6,000

Profit after taxation( PAT)

1,000

3,000

Table 17: Profit and loss Account of Moode Limited

Using the financial statements:

a) Provides the liquidity position, profitability levels, leverage position and efficiency of the firm.

b) Using the ratios you have calculated above, comment on the financial position and prospects of Moode Limited.

c) Basing on the analysis you have carried out, would you advise your client to buy shares in the same firm? Give reasons to support your case.

Liquidity Position

=

Current Ratio

 

(Acid Test or Quick Asset Ratio)

 

Current Ratio

=

Current Assets

=

23,000 =

1.37:1

2012

Current Liabilities

16,800

 

=

19,200 =

1.6:1

 

12,000

Quick Asset Ratio

=

Current Assets – Stock

 

Liquidity Assets

=

10,000 =

1.6:1

Current Liabilities

16,800

 

=

0.60:1

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Notes

1. The firm is not managing its WC well.

fInanCIal ratIos and Investment analysIs

2. These ratios help suppliers or short term loan providers. Such a firm will not easily get suppliers.

Probability Ratios:

ROCE

= Profit before tax + Interest (PBIT) × 100 Net capital employed

(2013)

= Total Assets- Current Liabilities

Total Fixed Assets

= (16,000+12,600+1,200+15,800) + (13,000+1,000) = 68,600

(16,800)

51,800

ROCE

4,000 × 100 = 4,000 = 7.72%

51,800

518

(2012)

8,000 × 100 = 22.3%

35,600

(16,800) 51,800 ROCE 4,000 × 100 = 4,000 = 7.72% 51,800 518 (2012) 8,000 × 100

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ROI

= Profit after tax interest (PATI) × 100 Owner’s equity

(2014)

(2013)

ROI = 1,000 × 100 = 1000 = 4.6%

21,800

218

= 3,000 × 100 = 19.2%

15,600

(Profit Margin) Net Profit % = Profit before Interest and tax (PBIT) × 100 Total sales

(2014)

(2013)

4,000 × 100 = 10%

8,000 × 100 =

20%

40,000

4,000

Notes

1. Profitability levels are declining. It is not recommended to invest in this company.

2. Liquidity is also declining meaning that there is little cash at hand.

3. Leverage ratio help to analyse the financial position of the firm

• Debt equity ratio

• Equity ratio

• Interest cover ratio

• Capital employed

a) Debt equity Ratio

=

Total debt

Total Owners’ Equity

2014

2013

30,000 = 1.37:1

20,000 = 1.28:1

21,800

15,000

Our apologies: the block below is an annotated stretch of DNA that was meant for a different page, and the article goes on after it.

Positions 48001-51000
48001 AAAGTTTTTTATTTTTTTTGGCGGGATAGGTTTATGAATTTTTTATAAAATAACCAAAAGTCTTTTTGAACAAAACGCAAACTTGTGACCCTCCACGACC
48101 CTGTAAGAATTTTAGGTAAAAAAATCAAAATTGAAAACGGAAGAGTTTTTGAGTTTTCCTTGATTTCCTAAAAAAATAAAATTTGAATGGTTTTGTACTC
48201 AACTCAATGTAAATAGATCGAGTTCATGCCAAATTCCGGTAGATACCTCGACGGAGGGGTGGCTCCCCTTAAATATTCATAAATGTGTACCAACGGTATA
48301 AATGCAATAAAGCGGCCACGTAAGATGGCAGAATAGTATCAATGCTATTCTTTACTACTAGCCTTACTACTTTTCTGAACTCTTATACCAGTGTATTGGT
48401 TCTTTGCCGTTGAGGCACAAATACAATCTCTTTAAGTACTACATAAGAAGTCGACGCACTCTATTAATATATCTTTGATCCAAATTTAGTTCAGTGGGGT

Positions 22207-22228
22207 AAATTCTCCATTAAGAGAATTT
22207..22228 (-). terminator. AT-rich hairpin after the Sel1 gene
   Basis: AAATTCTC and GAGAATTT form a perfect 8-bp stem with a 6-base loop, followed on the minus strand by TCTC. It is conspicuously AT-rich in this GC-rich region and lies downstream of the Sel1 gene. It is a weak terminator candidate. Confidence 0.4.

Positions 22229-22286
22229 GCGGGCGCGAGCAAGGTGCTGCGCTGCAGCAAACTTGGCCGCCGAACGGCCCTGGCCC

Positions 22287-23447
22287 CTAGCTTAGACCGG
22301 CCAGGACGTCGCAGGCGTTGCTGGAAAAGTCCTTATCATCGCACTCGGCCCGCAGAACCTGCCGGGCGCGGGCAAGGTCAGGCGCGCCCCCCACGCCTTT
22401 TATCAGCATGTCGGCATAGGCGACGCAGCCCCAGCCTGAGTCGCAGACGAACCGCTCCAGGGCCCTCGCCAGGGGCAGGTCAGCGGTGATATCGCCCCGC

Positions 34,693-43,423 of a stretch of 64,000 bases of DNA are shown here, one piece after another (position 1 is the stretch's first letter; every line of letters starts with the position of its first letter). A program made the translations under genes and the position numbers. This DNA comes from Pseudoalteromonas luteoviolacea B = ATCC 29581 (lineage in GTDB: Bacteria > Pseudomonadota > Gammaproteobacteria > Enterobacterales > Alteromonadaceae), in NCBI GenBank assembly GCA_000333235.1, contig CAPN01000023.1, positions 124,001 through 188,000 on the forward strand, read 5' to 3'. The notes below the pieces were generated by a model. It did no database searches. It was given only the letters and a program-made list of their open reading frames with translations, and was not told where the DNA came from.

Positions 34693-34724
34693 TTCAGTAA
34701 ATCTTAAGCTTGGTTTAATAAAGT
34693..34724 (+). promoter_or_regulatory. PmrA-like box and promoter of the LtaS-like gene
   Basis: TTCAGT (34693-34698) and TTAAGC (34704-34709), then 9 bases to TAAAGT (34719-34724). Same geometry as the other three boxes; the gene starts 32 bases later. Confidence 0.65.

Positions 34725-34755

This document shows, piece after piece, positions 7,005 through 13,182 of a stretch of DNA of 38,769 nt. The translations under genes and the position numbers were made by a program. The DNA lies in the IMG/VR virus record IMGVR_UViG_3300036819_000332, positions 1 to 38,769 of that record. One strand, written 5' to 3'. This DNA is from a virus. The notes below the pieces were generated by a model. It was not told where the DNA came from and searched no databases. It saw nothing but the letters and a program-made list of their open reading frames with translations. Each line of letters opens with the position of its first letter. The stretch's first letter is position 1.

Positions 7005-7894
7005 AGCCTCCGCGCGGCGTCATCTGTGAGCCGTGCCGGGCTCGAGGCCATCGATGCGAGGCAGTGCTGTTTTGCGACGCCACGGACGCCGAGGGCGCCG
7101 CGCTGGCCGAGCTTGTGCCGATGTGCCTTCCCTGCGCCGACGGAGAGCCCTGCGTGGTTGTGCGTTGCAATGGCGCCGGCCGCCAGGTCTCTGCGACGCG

Notes: The company is increasingly depending on loans year by year

b) Debt

2014

Total capital employed 30,000 × 100 = 43.7%

68,600

Own Equity (is 56.3%)

2013

20,000 × 100 = 42%

67,600

Notes: The situation is worsening; the company is borrowing more than its own contribution

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c) Interest cover Ratio

=

PBIT

 

Interest charged

2014

2013

4,000 = 2

8,000 = 4

2,000

2,000

(Activity Ratios)

360 days = 1 year

Stock turnover =

Cost of sales Average stock

2014

2013

24,000 = 1.85 (rate of stock turnover)

20,000 = 1.81

13,000

11,000

Age of stock/stock turnover period = Number of days in a year × Average stock Cost of sales

How long does the company take to utilise all stock?

2014

2013

360 days = 194 days

360 = 198 days

1.85

1.81

Debtors Turnover Ratio = Credit sales (Total sales) Average debtors

How many times does the company’s customers pay/settle debts? If you do not have credit sales use total sales figure.

2014

Debtors Turnover ratio 40,000 = 4 times

10,000

2013

40,000 = 5 times

8,000

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If you do not have debtors figure, take total debtors

Debtors’ collection

=

Average debtors × days in a year Credit sales

=

Number of days in a year Debtors turn over

2014

2013

360 = 90 days

360 = 72 days

4

5

Creditors’ turnover ratio

Total purchases

= Credit + purchase (total purchase) Average creditors Costs of sales = sold + closing – opening

= 24,000 + 13,000 – 11,000